BAHRAIN AND THE WEST - unpublished letter to Irish Times, 220412.


there are three key aspects of the Bahraini uprising that must be known:
Firstly, the uprising is hugely significant in proportion to the uprisings in neighbouring countries. Eighty people have been killed out of a small population of just over 1.2 million (0.6 million of these naturalised expatriates). This is equivalent to over 5000 dead in the Egyptian revolution. Nonetheless, the proportion of the population who are demonstrating has not elicited any serious expressions of concern from western powers nor serious coverage by the western media.
Secondly, the Bahraini authorities are playing the sectarian card against the protesters – invoking yet again, as occurred previously in Iraq, a conflict between Shia and Sunni Muslim, and the demonisation of the perceived regional evil - Iran.
The protesters on Pearl Roundabout in March 2011 were mainly Shia, due to the awful discrimination in all aspects of work and cultural life against this larger demographic group by the ruling Sunni elite. Yet many Sunnis were prominent amongst the protesters last year, including those arrested.
Thirdly and most importantly, the brutal suppression of the uprising in March 2011 by the Bahraini security forces was assisted by the western-backed Saudi military.
Western leaders have an appalling record of supporting and arming the despotic regimes in Bahrain and Saudi Arabia.

Bahrain Activist May Die from Hunger Strike

Bahrain Activist Abdulhadi Al Khawaja May Die from Hunger Strike 
Bahraini democracy activist Abdulhadi Al-Khawaja may soon die in prison from a self-imposed hunger strike in the quest for the freedom of his country. Isn't it time you stood up for his freedom?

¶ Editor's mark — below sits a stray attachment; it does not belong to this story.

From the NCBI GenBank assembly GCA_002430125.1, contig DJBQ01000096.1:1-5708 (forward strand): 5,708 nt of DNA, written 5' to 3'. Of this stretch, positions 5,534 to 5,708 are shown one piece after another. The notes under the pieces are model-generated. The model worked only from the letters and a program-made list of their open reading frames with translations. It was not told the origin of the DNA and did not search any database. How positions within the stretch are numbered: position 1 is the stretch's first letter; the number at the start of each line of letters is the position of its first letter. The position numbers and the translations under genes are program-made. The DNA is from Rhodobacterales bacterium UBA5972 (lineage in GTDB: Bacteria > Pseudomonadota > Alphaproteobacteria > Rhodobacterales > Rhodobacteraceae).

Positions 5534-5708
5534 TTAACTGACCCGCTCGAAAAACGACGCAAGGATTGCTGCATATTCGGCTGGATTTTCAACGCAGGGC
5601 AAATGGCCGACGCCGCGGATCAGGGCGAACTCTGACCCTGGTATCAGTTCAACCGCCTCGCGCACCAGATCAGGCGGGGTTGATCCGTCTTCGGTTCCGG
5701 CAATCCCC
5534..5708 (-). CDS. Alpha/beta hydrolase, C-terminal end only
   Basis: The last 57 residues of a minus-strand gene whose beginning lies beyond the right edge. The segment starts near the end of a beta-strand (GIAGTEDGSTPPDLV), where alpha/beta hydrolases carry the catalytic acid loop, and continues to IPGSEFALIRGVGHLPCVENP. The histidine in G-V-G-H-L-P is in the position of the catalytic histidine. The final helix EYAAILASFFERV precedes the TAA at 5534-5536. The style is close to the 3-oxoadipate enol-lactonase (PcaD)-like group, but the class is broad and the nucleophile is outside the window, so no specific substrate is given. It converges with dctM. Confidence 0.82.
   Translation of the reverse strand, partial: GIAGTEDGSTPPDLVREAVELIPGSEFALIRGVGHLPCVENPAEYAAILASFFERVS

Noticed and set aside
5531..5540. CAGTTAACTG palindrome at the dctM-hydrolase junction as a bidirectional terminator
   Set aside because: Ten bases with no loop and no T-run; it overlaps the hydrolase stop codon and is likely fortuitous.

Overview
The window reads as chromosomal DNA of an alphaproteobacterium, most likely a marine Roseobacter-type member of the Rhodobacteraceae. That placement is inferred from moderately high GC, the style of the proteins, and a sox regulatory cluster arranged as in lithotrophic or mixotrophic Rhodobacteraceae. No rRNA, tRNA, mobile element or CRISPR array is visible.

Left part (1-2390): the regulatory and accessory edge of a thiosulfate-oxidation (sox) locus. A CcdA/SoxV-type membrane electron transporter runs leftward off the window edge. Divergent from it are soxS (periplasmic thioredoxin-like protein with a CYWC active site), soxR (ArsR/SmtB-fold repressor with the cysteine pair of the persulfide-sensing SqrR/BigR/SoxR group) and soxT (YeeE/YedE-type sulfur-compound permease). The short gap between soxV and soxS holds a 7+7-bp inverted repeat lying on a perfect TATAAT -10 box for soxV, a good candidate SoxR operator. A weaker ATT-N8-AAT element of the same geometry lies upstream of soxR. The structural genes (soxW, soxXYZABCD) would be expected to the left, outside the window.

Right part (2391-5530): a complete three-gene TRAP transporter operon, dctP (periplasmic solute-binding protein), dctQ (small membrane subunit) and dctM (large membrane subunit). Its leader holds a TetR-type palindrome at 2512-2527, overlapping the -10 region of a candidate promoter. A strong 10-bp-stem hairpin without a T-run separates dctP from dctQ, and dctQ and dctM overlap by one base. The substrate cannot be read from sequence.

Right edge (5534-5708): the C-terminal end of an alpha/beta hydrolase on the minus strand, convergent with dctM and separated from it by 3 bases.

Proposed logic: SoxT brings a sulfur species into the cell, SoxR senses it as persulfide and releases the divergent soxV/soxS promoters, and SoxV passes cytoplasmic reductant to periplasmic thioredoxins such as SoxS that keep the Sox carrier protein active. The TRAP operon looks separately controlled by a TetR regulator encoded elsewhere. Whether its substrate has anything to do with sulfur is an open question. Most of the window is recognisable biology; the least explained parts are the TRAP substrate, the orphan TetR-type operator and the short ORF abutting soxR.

Demand the release of Abdulhadi Al Khawaja, who is now on his 55th day of a hunger strike and may soon die from organ failure.
See here: Jailed Bahraini activist on hunger strike may die | AFP
Amnesty urges Bahrain to free activist on hunger strike | BBC
Bahrain hunger striker's life in danger, daughter says | CNN

Occupy Bahrain: The largest demonstration in Bahrain. We are the 99%


Bahrain - Link to great Al Jazeera video

Bahrain - Link to great Al Jazeera video

"This would be the beginning of our #revolution." How the hopes of #Bahrainis were shattered by government bullets |

Bahrain receives military equipment from UK despite violent crackdown

Bahrain receives military equipment from UK despite violent crackdown
Britain sold over £1m worth of weapons including rifles and artillery to Gulf kingdom during last year's unrest

Richard Norton-Taylor, Tuesday 14 February 2012 15.49 GMT
Article history

Bahraini security forces in Manama during clashes with protesters. Photograph: Mazen Mahdi/EPA
Britain has continued to sell arms to Bahrain despite continuing political unrest in the Gulf state, new official figures disclose.

According to the figures the government approved the sale of military equipment valued at more than £1m in the months following the violent crackdown on demonstrators a year ago. They included licences for gun silencers, weapons sights, rifles, artillery and components for military training aircraft.